Golden Silk Spider, Banana Spider, Golden Silk Orbweaver (Nephila clavipes)

Order: Araneae
Family: Tetragnathidae
Genus: Nephila
Species: clavipes


This bug has been reportedly found in the following regions:

Anniston, Alabama
Mobile, Alabama (2 reports)
Vincent, Alabama
Wetumpka, Alabama
Atlantic Beach, Florida
Daytona Beach, Florida
Fernandina Beach, Florida
Gainesville, Florida
Kissimmee, Florida
Lake Butler, Florida
Lake Wales, Florida
Live Oak, Florida
Lutz, Florida
Oldsmar, Florida
Orlando, Florida
Palm Harbor, Florida
Ponte Vedra Beach, Florida
Saint Cloud, Florida
Tallahassee, Florida
Titusville, Florida
Wauchula, Florida
Williston, Florida
Cobbtown, Georgia
Rincon, Georgia
Savannah, Georgia
Waycross, Georgia
Hammond, Louisiana
Lafayette, Louisiana
New Orleans, Louisiana
Ruston, Louisiana
Sunset, Louisiana
Thibodaux, Louisiana
Moss Point, Mississippi
Ocean Springs, Mississippi
Pascagoula, Mississippi
Pope, Mississippi
Vicksburg, Mississippi
Sneads Ferry, North Carolina
Wilmington, North Carolina
North Charleston, South Carolina
Pawleys Island, South Carolina
Summerville, South Carolina
Beaumont, Texas
Conroe, Texas
Houston, Texas
Mesquite, Texas
New Caney, Texas (2 reports)
Santa Fe, Texas
Hampton, Virginia
Norfolk, Virginia
Show all

Members' Notes:


On Oct 25, 2017, lightyellow from Ponte Vedra Beach, FL wrote:

I've only seen them in my small yard once (in its most shady/secluded spot). I find them most common in and around wetlands here.
I think I have too many mud daubers (which prey on them) to get any of these which is unfortunate because they're lovely spiders and one of the most docile species, possibly scary to people because of its size but completely non-dangerous. I've handled them plenty of times and never got bit.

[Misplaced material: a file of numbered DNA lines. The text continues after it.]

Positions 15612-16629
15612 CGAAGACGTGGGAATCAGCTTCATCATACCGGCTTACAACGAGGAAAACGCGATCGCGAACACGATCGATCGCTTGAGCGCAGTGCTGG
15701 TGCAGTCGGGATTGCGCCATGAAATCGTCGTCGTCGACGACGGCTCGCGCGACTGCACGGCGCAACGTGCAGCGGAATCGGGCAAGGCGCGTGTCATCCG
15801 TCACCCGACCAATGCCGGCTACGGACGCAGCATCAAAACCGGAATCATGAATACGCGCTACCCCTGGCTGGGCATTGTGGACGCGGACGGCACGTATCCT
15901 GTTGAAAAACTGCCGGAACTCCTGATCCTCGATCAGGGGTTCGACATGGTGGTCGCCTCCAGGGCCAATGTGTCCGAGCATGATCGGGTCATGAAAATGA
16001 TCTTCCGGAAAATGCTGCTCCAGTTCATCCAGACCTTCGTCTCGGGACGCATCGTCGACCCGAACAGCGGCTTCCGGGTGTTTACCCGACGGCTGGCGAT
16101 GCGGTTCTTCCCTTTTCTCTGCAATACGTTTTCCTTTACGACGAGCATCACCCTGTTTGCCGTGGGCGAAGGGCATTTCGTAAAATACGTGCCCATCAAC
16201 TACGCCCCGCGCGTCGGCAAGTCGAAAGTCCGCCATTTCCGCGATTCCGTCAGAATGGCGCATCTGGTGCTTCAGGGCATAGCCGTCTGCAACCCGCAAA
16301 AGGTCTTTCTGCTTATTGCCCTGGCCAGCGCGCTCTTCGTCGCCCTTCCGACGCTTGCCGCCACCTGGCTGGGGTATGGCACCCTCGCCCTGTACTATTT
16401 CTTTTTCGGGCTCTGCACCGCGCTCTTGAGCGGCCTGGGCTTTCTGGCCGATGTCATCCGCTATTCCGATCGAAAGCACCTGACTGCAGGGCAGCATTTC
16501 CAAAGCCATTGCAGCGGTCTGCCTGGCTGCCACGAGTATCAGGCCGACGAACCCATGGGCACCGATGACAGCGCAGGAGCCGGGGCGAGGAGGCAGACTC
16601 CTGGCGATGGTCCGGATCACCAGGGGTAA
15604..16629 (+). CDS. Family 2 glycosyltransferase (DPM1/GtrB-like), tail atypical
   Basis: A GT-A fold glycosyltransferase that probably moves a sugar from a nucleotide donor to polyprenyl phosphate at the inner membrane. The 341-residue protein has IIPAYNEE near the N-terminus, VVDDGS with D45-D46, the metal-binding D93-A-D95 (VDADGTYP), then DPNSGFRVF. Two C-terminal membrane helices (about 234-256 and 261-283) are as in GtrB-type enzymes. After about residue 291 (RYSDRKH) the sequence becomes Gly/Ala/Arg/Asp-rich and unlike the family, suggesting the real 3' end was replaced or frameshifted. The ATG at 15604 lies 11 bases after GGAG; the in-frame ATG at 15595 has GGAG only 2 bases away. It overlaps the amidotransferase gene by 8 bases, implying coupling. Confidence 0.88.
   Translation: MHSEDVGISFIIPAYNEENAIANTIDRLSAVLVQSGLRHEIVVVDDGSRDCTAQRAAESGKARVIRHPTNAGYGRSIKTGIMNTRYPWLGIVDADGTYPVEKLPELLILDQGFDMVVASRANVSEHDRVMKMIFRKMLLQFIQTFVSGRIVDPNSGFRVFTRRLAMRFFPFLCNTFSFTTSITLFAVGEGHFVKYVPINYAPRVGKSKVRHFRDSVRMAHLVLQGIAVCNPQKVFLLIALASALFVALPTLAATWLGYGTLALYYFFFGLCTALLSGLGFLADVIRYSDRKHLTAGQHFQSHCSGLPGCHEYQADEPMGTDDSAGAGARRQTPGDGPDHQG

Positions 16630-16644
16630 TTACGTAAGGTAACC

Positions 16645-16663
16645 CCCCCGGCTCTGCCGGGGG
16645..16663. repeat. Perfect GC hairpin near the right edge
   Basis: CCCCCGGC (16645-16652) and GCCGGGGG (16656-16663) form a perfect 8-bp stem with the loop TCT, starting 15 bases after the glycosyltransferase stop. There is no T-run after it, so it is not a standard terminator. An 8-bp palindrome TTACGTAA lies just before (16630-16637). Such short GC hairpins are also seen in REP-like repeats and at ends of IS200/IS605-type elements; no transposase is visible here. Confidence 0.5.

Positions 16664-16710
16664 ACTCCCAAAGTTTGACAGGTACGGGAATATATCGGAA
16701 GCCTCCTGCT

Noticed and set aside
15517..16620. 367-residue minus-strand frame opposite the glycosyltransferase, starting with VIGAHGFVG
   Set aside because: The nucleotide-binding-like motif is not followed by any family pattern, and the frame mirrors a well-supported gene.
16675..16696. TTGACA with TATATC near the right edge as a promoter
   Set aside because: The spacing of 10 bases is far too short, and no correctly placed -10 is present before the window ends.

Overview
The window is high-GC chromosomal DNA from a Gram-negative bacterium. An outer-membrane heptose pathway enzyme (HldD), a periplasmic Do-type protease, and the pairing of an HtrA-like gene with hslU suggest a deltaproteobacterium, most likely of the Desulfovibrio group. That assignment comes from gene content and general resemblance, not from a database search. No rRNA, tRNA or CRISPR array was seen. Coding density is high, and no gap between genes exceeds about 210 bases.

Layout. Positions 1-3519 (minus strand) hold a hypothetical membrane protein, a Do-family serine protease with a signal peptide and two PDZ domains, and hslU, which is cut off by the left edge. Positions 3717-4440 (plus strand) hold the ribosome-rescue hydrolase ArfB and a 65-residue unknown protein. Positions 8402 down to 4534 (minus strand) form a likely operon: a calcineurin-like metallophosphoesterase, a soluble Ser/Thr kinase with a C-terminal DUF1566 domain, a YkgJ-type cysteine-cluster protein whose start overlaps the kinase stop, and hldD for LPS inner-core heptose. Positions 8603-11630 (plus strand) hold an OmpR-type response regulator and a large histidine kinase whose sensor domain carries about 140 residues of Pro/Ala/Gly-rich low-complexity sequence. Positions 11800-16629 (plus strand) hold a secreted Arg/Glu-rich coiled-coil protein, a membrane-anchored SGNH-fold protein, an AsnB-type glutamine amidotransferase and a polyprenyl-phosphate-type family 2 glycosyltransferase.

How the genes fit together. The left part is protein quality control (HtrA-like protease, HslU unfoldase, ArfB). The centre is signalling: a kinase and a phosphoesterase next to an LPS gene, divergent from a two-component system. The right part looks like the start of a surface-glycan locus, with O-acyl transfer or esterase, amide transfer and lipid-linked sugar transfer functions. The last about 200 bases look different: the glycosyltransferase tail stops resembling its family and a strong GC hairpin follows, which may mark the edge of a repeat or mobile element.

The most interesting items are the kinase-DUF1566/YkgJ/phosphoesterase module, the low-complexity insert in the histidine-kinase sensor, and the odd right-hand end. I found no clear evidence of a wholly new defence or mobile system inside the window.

[In general web-building spiders are pretty non-aggressive, the minority of aggressive species all tend to be ground dwellers that actively hunt down prey like the wolf spider.]

In FL some people erroneously call them "banana spiders" which is a venomous species most common in Central and South America.

Females are much larger tha... read more


On Jan 17, 2017, SteveLloyd941 from Frederick, MD wrote:

On a vacation in Jekyll Island, GA, I "discovered" this spider when I almost walked face-first through its enormous web! I had my camera with me at the time and spent the next half-hour shooting pictures of it. On return trips to Jekyll I saw them again. Here in Frederick, MD, we have a smaller but still impressive cousin of this creature. I tend to see them especially in August and September when the weather is hot and humid. I will admit I'd just as soon not have this spider walking on me, but I look forward to my next opportunity to get good close-up photos again.


On Aug 8, 2013, AmayaFox from Cobbtown, GA wrote:

I have never in my life seen this kind of spider until today, and I'm dumb enough to play with the thing. This ones wed wasn't a golden color, but instead an orange color and it was in a tree. Biggest spider I have ever laid my eyes on besides the Tarantula at the pet store


On Aug 21, 2009, kscha from New Caney, TX (Zone 9a) wrote:

I noticed this spider a few weeks ago. It spun a huge web between my house and a large oak tree. I noticed last night that she moved her web to a spot between the same oak and the chain link fence. She is BEAUTIFUL! Catches lots of bugs and even my pesky wasps. Her body is probably two inches long. Will be posting a pic shortly.


On Aug 3, 2009, ashvlgrl from North Charleston, SC (Zone 8a) wrote:

My neighbor and I each have at least 10 of these beauties each in our yards. She teases my because I can't get to my spiders well enough to take good pictures so I snap hers.